Introduction Variceal bleeding is one of the most severe complications of portal hypertension. Universal endoscopic variceal screening is recommended and primary prophylaxis given based on oesophageal variceal size. Risk of bleeding also relates to other factors such as portal pressure, liver disease severity, and red wale markings at endoscopy. Currently there is no non-invasive way of measuring portal pressure or bleeding risk. The aim of this study was to evaluate whether non-invasive assessment of systemic haemodynamics in cirrhosis can identify bleeding risk in portal hypertension.
Methods We studied 29 cirrhotic patients. Systemic haemodynamics and baroreceptor sensitivity (BRS) were assessed non-invasively using the Finometer® (TNO instruments, Amsterdam), and analysed with Beatscope® software. Spontaneous BRS was assessed by studying the relationship between inter-beat variability and beat-to-beat changes in systolic blood pressure. Portal pressure was assessed by measurement of the hepatic venous pressure gradient (HVPG). Gastroscopy assessed variceal size, Japanese score and 1-year probability of bleeding according to the NIEC index.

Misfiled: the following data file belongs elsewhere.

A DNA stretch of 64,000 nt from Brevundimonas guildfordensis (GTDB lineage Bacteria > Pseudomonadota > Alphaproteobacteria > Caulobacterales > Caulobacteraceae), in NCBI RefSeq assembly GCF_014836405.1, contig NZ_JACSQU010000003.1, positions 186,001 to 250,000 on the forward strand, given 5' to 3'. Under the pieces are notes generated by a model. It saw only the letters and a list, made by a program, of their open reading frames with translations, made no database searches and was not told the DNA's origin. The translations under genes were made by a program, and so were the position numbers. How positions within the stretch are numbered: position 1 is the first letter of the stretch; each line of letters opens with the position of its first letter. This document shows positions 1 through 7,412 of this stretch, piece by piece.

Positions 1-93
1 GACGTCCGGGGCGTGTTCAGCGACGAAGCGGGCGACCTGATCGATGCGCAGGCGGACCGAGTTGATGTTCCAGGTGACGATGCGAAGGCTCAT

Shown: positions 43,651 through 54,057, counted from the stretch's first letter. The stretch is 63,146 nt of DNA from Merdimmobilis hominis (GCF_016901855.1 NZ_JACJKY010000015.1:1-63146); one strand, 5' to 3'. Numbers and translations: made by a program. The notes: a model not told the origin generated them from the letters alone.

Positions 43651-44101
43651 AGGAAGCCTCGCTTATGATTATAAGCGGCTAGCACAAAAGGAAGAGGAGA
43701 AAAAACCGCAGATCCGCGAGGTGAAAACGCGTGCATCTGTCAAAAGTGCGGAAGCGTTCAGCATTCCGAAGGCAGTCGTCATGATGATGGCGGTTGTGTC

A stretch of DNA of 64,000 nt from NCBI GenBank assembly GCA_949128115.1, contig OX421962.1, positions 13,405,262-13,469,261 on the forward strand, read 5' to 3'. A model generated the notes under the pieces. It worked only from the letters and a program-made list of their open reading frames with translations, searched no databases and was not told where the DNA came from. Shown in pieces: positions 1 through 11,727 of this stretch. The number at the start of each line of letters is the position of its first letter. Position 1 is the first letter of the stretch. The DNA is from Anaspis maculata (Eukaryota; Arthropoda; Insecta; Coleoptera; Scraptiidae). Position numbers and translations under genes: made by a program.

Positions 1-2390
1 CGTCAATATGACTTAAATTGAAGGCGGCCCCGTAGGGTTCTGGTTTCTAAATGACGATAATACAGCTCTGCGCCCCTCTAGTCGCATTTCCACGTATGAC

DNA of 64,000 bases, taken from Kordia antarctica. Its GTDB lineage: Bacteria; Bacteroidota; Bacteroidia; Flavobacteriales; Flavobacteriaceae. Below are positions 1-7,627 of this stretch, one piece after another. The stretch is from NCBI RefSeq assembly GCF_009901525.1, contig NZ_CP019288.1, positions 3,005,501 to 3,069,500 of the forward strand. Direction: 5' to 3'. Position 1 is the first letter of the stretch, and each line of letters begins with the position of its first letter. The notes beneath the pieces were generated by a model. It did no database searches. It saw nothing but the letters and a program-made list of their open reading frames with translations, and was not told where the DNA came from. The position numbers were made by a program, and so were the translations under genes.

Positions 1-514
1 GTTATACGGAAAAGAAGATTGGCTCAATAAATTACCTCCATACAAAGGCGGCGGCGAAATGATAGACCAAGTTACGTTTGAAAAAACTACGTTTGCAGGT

Results 69% male, median age 47 (42–55) years, Child-Pugh (CP) score 6 (Class A 18, Class B 10, Class C 1) and MELD 10 (8–13). 90% alcoholic cirrhosis, 66% abstinent. HVPG correlated positively with variceal size (r=0.64, p<0.001), and all measures of variceal bleeding risk (Abstract 066). Significant positive correlations were seen with CI, HR and SVR and variceal bleeding risk, while a significant negative correlation was seen with BRS and bleeding risk. HVPG correlated positively with both CI (r=0.53, p=0.005) and HR (r=0.62, p<0.001) and negatively correlated with BRS (r=−0.69, p<0.001). BRS correlated negatively with HR (r=−0.56, p=0.002).
Conclusion Non-invasive assessment of systemic haemodynamics in cirrhosis may be useful in predicting HVPG and bleeding risk from oesophageal varices. This study highlights that other factors such as baroreceptor sensitivity are important in determining portal pressure and bleeding risk and may open up potential new treatment options.
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